In addition to a standard micro USB port (for charging and transferring files off the camera) the Sony Action Cam has a HDMI Out port, for viewing videos on another device, a 3.5mm stereo microphone jack, and an “Expansion Connector” for connecting accessories such as a flip-screen for converting the Action Cam into a more standard camcorder.

The Action Cam also features GPS connectivity which allows you to capture location information and movement speed while recording movies. This data (in the form of .thm files) can then be imported to the free, downloadable PlayMemories Home software to edit and create movies with a map and data overlay.

The editing software feels like a slimmed down version of Garmin Virb Edit (or should that be Virb feels like a scaled-up version of PlayMemories Home?), despite being wrapped in a much bigger photo and video management program.

Here’s a short video from a recent CyclingTips #FridaySickie ride, overlaid with the corresponding GPS data:

Wi-Fi is also included, allowing you to connect the Action Cam to your smartphone and control the camera using the free PlayMemories Mobile app (iOS and Android). The app can be used to show a live view of whatever the camera is seeing (with minimal lag, thankfully), copy photos and videos from the camera to your smartphone, and change a few settings. (It’s also possible to connect the camera to compatible smartphones using Near Field Communication (NFC). Check this list to see if your phone is NFC-compatible.)

Wi-Fi can also be used to connect the Sony Action Cam to the Live-View Remote, a wristwatch-like device that comes with the HDR-AS100VR Live-View Remote Kit. Where a smartphone allows you to connect to and use Live-View for one Action Cam, the Live-View Remote allows you to connect up to five Action Cams.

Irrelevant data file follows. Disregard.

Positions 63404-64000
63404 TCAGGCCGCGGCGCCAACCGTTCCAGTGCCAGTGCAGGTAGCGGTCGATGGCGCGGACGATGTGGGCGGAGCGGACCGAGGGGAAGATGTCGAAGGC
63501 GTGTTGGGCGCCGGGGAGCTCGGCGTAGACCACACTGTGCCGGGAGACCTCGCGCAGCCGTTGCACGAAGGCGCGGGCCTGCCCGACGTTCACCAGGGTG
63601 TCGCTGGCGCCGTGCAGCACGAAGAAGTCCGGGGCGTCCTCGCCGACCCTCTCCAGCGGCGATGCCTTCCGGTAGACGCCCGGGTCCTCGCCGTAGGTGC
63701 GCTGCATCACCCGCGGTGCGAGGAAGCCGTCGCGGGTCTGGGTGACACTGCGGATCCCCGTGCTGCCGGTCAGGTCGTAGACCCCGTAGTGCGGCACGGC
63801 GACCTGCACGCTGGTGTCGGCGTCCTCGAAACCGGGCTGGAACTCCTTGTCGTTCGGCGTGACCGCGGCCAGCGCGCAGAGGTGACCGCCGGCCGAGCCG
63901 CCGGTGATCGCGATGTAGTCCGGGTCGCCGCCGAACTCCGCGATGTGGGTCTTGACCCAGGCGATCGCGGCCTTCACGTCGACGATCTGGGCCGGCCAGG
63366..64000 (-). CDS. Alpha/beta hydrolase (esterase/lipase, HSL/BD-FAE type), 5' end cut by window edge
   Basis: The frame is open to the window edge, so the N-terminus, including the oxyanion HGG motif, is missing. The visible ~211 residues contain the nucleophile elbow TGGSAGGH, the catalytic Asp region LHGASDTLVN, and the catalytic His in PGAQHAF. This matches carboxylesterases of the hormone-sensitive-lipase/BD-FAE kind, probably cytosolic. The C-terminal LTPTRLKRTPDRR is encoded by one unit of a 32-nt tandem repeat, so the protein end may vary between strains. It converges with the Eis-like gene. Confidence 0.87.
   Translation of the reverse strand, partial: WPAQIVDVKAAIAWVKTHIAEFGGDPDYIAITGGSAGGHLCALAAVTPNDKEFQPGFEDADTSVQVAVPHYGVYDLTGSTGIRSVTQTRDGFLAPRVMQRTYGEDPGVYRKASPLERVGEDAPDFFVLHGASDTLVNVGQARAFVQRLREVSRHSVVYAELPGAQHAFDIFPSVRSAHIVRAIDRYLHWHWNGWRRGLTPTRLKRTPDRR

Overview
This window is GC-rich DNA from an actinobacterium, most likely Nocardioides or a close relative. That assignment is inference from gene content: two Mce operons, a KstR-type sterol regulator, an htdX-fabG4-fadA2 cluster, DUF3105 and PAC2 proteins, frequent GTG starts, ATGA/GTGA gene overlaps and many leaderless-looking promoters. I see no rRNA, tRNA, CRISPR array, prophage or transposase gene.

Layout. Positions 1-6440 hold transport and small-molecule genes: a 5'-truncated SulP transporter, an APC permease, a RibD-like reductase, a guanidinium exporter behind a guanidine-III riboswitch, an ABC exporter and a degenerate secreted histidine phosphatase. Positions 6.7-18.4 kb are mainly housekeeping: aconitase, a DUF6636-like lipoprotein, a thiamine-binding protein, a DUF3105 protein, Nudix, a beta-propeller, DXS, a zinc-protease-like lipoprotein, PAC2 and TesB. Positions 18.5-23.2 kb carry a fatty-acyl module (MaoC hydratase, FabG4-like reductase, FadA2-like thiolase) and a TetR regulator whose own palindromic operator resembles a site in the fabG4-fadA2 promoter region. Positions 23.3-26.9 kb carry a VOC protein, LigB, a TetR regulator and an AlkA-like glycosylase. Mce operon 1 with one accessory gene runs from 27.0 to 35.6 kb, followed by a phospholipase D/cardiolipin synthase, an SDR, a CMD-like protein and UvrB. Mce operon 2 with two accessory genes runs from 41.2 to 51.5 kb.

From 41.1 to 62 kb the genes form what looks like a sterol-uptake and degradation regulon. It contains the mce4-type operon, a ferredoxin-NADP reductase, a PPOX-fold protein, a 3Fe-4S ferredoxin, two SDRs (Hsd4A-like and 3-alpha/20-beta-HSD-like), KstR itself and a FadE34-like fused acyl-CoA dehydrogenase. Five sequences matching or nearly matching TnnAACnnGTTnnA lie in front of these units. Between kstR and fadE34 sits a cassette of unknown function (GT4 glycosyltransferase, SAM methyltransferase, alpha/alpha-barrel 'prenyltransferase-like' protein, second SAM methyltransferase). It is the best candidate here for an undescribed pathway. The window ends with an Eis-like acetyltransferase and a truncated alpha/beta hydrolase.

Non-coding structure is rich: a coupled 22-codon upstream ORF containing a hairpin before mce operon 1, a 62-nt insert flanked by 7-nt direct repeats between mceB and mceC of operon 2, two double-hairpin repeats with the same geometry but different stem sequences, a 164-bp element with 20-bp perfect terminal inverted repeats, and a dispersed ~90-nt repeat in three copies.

We only had the one unit to test, but according to Sony, the Live-View Remote allows you to “monitor each cam at a glance, check shooting mode and cam status, start and stop all cams at once, and even change basic setup with one command.”


To be honest, I didn’t really use the Live-View Remote that much and I couldn’t see myself using it regularly. It might be useful in the case of a multi-camera setup, but for most people the smartphone app is more than enough to check the framing of your shot or monitor a camera that isn’t within arm’s reach.

Recording video

When you’re in video mode (the ‘Prev’ and ‘Next’ buttons on the side of the unit switch between video, photo, settings and other modes) you simply press the red ‘Rec’ button on the back of the unit to start capturing video. Press the button again to stop recording.

The record button itself requires quite a firm press to work (particularly when housed inside the waterproof case), which I assume is to stop you from accidentally starting or stopping a recording. But with a hold switch that can be engaged to disable any button presses, perhaps this hard-press feature is a little unnecessary? I found it to be more of a hindrance than a help.


Throughout the testing period I used a combination of the handlebar mount and hand-held shooting (as you can see in the video below). The handlebar mount worked fine to attach the camera above or below the bars but hand-holding the device, while providing the opportunity for many different angles, was a little awkward.

The shape and length of the unit make it difficult to find a comfortable hand position. The closest I came was holding it with two fingers below the lens on the front and my thumb at the back on the record button.

Here’s a video I shot entirely using the Sony Action Cam on a recent trip to Japan. Be sure to watch it in HD if you can.

To my eye, the quality of the video is just fine for the sort of application most cyclists will use the camera for, and certainly stands up when pitted against GoPro, Shimano and Garmin’s comparable offerings.